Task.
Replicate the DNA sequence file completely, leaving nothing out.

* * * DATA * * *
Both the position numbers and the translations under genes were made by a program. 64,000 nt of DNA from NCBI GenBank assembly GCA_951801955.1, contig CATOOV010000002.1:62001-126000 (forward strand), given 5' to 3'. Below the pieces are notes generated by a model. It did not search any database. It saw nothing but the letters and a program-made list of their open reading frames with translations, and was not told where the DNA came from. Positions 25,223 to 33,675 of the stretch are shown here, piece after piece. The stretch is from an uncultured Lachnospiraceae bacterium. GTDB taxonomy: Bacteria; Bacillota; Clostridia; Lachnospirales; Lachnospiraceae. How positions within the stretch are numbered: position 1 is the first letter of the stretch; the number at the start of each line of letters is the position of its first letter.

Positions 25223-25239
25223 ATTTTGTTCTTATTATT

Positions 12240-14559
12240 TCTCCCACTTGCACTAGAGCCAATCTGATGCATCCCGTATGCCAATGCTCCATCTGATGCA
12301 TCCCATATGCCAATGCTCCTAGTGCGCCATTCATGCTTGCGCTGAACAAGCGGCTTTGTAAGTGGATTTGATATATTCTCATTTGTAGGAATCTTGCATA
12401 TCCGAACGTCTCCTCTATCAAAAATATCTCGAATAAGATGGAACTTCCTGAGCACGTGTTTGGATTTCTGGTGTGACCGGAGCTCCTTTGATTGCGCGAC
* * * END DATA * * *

Both the position numbers and the translations under genes were made by a program. 64,000 nt of DNA from NCBI GenBank assembly GCA_951801955.1, contig CATOOV010000002.1:62001-126000 (forward strand), given 5' to 3'. Below the pieces are notes generated by a model. It did not search any database. It saw nothing but the letters and a program-made list of their open reading frames with translations, and was not told where the DNA came from. Positions 25,223 to 33,675 of the stretch are shown here, piece after piece. The stretch is from an uncultured Lachnospiraceae bacterium. GTDB taxonomy: Bacteria; Bacillota; Clostridia; Lachnospirales; Lachnospiraceae. How positions within the stretch are numbered: position 1 is the first letter of the stretch; the number at the start of each line of letters is the position of its first letter.

Positions 25223-25239
25223 ATTTTGTTCTTATTATT

Positions 12240-14559
12240 TCTCCCACTTGCACTAGAGCCAATCTGATGCATCCCGTATGCCAATGCTCCATCTGATGCA
12301 TCCCATATGCCAATGCTCCTAGTGCGCCATTCATGCTTGCGCTGAACAAGCGGCTTTGTAAGTGGATTTGATATATTCTCATTTGTAGGAATCTTGCATA
12401 TCCGAACGTCTCCTCTATCAAAAATATCTCGAATAAGATGGAACTTCCTGAGCACGTGTTTGGATTTCTGGTGTGACCGGAGCTCCTTTGATTGCGCGAC